Terror is Building
The best way to describe Winchester, The Spierig Brothers’ latest supernatural spook story, is hugely disappointing, the movie anything but a funhouse of scares. Loosely inspired by true events at the most haunted house in history, Michael and Peter Spierig’s fifth feature feels like a major missed opportunity, the film failing to capitalize on its intriguing premise and scary real-life roots.
You see, the Winchester Mansion is quite the architectural oddity, the property (situated in San Jose, California) a sprawling spectral labyrinth of dead ends, secret passageways and rooms that lead to nowhere: there are doors that open into walls, staircases that turn into themselves and windows that lead into floors, all connected by a intricate maze of hallways — heck, there’s even a séance room hidden somewhere inside. Sitting at an enormous seven stories high and holding some five hundred chambers, the manor is in a constant state of construction, all day and all night, all year round, with sections being built, then torn down, only to be built back up again. Strange, huh? Alas, instead of exploring some of the eerie mythology behind the eight-room farmhouse-turned creepy tourist attraction (yes, people actually visit this place now), the German-born Aussie siblings give us some dull hocus-pocus storyline that feels overly generic and contrived, the movie not making use of the structural curiosity and its uncanny design.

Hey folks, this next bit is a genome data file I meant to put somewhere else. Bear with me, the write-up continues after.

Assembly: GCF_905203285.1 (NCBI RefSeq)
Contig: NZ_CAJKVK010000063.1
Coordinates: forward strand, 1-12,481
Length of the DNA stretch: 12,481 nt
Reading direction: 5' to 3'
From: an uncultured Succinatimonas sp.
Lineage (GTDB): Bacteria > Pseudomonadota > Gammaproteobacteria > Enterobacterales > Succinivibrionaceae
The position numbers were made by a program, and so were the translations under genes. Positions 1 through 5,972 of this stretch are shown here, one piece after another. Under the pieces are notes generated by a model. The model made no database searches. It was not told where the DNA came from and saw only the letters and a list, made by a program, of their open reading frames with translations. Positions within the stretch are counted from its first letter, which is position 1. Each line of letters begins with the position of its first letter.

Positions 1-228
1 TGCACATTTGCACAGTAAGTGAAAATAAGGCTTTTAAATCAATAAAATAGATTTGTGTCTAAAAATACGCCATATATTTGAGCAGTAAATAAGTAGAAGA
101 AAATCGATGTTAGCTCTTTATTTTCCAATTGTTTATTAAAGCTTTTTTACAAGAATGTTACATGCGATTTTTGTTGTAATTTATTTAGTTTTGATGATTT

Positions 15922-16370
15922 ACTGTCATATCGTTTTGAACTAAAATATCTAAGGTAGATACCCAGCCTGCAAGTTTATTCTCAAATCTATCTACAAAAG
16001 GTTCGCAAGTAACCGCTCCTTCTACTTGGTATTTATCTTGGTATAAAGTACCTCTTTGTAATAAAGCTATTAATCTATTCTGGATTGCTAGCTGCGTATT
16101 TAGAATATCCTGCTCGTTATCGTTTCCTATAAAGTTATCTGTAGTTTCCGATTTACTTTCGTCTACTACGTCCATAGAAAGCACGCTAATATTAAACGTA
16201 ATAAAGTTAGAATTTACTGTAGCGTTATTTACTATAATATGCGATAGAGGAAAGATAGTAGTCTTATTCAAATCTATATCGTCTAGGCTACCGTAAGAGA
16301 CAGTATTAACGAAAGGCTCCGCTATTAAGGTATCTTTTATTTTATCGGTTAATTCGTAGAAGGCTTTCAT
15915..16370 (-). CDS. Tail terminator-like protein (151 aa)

Set in 1906, the narrative follows fictional practitioner Dr. Eric Price (Jason Clarke), a troubled psychiatrist on sabbatical who’s been personally summoned to the Winchester domain. There he’s tasked with assessing the mental well-being of eccentric heiress Sarah Winchester (Helen Mirren, playing the Woman in Black with a cold, hard stare), a grieving widow deemed too unfit to remain in charge of the Winchester Repeating Arms corporation by its board of directors, a company that she is still the majority shareholder of. Eric, as it turns out, is tormented by a tragedy of his own, the death of his wife Ruby (Laura Brent) — who was the love of his life — relying on drugs he’d procured from his profession to help ease his suffering and pain, the doctor, having adopted a hedonistic attitude, now addicted to Laudanum. And so, Eric, being in the midst of a financial crisis, is made an offer he can’t refuse, and thus accepts the job, reluctantly.